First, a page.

JP: Yes. Cord Jefferson had a successful career writing TV shows, things like Succession, I mean very successful. But, of course, here he’s doing something which is exceedingly hard, if I can put it in this way, taking a novelist that might’ve been written if Godard had written novels, a Godardian novel and transforming it into a Hollywood movie that would make sense to a mass audience. So that’s an exceedingly difficult thing to do for starters. Then, in addition to all of that, the world has changed in the 22 years since Percival Everett had written the book. One of the things that had changed is that Black writing is not treated in the same way now as it was 21 years ago when he made it so that Cord Jefferson couldn’t just make this a ruthless satire of how Black writers never get published unless they write obvious ghetto-type stuff, ’cause that’s simply no longer the case.
So in adapting this incredibly complicated, angry novel for a mass audience, what he’s done is he’s simplified it. For example, you no longer get the huge 70 pages of parody of the ghetto novel. You get one scene very wittily staged, I think in the film, of him writing the novel, you get a sense of it. But everything is played down except for the family story, which I think is made to occupy more of the book, and that’s partly for two reasons. You get the film script partly ’cause it’s more sentimental, and I think that the general vision of the film is softer than the book, but also because part of what this book does that Everett does as well as many other things, is wanting to juxtapose the world of the writer and the crazy ghetto fiction with the actuality of middle-class Black life. This film, I think, perhaps overdoes that a little bit, wanting to move us a lot with the story of the mother’s Alzheimer’s and all the rest of it, which seems more generic, I think, in the film than it does in the book.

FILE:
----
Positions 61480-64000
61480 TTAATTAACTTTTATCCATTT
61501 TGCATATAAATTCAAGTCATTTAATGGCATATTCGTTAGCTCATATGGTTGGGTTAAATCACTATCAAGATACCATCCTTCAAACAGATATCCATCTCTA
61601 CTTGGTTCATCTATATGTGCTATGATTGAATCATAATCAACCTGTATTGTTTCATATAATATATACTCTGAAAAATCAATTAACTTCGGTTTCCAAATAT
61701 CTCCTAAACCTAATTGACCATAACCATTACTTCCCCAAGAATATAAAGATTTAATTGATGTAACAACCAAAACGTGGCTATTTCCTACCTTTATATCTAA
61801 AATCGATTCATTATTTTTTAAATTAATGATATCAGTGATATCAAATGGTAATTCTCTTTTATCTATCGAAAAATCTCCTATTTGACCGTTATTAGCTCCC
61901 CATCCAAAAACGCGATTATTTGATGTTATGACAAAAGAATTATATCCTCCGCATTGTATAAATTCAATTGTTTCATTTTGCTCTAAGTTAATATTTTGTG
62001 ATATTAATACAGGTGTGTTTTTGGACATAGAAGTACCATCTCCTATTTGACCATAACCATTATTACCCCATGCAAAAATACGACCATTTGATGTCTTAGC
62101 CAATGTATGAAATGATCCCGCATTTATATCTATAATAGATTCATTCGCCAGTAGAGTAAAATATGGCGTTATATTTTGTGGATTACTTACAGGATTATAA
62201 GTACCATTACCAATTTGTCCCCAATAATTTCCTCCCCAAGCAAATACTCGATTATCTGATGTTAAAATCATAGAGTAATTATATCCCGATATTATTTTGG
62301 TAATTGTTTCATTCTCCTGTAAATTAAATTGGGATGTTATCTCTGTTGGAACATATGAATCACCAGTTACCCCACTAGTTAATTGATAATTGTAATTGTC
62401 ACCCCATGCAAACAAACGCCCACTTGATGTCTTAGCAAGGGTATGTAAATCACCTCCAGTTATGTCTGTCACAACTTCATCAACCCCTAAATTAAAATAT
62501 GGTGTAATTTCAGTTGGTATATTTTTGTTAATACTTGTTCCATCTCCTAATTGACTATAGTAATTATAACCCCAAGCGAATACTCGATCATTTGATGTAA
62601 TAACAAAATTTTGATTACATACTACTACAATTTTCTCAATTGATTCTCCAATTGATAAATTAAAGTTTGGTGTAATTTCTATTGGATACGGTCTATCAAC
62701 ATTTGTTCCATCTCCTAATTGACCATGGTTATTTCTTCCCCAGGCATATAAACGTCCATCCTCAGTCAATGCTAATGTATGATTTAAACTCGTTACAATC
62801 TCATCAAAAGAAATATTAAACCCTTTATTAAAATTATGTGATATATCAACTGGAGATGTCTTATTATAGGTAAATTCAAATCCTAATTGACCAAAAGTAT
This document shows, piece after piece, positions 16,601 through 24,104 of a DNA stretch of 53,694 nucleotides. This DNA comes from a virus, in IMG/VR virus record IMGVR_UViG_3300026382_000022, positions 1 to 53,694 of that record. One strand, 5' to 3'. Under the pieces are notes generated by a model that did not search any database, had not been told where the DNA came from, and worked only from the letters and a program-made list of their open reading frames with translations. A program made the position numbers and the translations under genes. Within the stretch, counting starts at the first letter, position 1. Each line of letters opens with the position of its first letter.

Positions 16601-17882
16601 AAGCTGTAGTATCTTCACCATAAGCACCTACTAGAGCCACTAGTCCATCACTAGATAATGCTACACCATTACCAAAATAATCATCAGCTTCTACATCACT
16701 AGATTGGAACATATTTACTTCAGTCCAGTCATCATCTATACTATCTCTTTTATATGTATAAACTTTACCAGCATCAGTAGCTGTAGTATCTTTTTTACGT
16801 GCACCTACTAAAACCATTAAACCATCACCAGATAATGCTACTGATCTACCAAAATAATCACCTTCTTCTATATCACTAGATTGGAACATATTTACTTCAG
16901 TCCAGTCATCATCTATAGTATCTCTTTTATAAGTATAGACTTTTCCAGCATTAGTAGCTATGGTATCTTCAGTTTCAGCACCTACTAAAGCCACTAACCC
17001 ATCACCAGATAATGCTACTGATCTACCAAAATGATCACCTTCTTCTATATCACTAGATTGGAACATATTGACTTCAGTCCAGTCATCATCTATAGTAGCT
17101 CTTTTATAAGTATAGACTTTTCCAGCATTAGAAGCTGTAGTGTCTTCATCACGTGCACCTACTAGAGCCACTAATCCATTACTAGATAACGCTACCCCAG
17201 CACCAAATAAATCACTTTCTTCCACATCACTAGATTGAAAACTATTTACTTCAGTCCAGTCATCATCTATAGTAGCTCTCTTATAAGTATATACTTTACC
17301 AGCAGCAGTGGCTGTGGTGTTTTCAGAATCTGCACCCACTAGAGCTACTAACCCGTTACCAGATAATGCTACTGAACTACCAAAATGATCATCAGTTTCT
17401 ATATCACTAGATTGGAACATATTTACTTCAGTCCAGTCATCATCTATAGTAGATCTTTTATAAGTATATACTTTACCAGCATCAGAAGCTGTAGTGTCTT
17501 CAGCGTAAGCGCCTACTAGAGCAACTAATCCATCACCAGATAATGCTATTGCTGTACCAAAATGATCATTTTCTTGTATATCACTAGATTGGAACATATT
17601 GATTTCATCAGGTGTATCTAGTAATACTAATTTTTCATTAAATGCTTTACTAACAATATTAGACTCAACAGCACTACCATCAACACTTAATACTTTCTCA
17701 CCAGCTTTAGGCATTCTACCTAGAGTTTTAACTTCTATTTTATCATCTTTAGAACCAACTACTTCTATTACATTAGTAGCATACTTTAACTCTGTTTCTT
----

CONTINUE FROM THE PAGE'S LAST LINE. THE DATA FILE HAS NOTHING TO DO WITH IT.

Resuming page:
JW: I want to go back to the scene you mentioned how Cord Jefferson deals with the gigantic section of the novel that is the ghetto satire that our protagonist Monk Ellison writes. Normally the way this is treated in the Hollywood movie is the writer sits at the typewriter and bangs away. Cord Jefferson has a much more creative and pretty successful way of showing what it is that Monk Ellison writes. Tell us a little more about this.